Game Boy Gameboy logo.svg Game-Boy-FL.jpg An original Game Boy Also known as KOR: Mini Comboy Developer Nintendo R&D1 Manufacturer Nintendo Product family Game Boy family Type Handheld game console Generation Fourth generation Release date JP: April 21, 1989 including Game Boy (Play it Loud!), Game Boy Pocket, Game Boy Light and Game Boy Color units Media ROM cartridge CPU Sharp LR35902 core @ 4.19 MHz Display STN LCD 160 × 144 pixels, 47 × 43 mm (w x h) Power 4 × AA batteries (original) Best-selling game Tetris, 30.26 million (pack-in/separately) Nintendo's second handheld game console, the Game Boy combines features from both the NES home system and Game & Watch hardware. The console features a dull green dot-matrix screen with adjustable contrast dial, five control buttons (a directional pad, two game buttons, and "start" and "select"), a single speaker with adjustable volume dial, and, like its rivals, uses cartridges as physical media for games. The color scheme is made from two tones of grey with accents of black, blue, and dark magenta. All the corners of the portrait-oriented rectangular unit are softly rounded, save for the bottom right, which is curved. At launch, it was sold either as a standalone unit, or bundled with one of several games, namely Super Mario Land or Tetris. Several accessories were also developed, including a carrying pouch and printer. Despite being technologically inferior to its fourth-generation competitors (Sega's Game Gear, Atari's Lynx, and NEC's TurboExpress), the Game Boy received praise for its battery life and durability in its construction. It quickly outsold the competition, It is one of the most recognizable devices from the 1990s, becoming a cultural icon in the years following its release. Several redesigns were released during the console's lifetime, including the Game Boy Pocket in 1996 and the Game Boy Light in 1998 (Japan only). Production of the Game Boy continued into the early 2000s, even after the release of its successor, the Game Boy Advance, in 2001. Production ceased in 2003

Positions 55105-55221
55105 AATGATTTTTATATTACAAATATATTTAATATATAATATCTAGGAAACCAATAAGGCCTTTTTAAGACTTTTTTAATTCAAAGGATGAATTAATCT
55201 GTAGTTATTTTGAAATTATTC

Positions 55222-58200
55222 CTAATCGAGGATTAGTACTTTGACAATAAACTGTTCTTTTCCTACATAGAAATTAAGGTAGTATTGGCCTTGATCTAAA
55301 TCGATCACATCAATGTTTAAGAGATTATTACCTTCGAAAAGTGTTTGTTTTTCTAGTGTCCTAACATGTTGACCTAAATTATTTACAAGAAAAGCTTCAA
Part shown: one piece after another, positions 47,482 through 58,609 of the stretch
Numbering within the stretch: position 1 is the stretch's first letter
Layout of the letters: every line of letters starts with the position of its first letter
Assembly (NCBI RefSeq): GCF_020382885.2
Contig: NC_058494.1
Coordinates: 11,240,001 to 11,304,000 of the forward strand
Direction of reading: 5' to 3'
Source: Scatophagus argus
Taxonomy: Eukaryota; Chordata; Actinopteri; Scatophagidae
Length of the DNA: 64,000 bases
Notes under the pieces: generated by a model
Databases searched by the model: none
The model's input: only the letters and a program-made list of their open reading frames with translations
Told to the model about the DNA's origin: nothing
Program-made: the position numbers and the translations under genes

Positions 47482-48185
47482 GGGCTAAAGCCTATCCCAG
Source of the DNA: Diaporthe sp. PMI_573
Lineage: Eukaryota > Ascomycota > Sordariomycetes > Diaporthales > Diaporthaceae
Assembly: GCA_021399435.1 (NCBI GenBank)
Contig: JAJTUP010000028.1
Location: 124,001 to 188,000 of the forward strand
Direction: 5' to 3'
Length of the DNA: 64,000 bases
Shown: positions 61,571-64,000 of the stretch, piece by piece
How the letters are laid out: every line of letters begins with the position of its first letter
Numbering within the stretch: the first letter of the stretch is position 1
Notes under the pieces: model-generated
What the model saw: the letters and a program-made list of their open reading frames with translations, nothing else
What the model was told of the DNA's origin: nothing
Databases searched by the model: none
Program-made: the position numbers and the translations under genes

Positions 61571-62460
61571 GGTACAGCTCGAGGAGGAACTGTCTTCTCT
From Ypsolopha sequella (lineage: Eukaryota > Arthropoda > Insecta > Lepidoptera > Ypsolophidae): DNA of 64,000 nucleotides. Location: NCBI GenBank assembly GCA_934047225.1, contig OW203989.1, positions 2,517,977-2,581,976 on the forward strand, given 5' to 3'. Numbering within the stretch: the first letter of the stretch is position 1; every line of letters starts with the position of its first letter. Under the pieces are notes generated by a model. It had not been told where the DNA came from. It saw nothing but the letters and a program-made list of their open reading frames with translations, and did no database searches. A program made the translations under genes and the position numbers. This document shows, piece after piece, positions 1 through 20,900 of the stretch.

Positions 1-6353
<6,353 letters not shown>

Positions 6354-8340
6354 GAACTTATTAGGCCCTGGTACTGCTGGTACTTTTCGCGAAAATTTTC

Here is the list of the best Gameboy (GB) Emulators for Linux devices.
You can install any of the below Gameboy (GB) Emulators on your Linux device and enjoy your favorite classic retro games!
All you have to do is to download the file, follow the instructions and download any rom and run it directly to your Linux.
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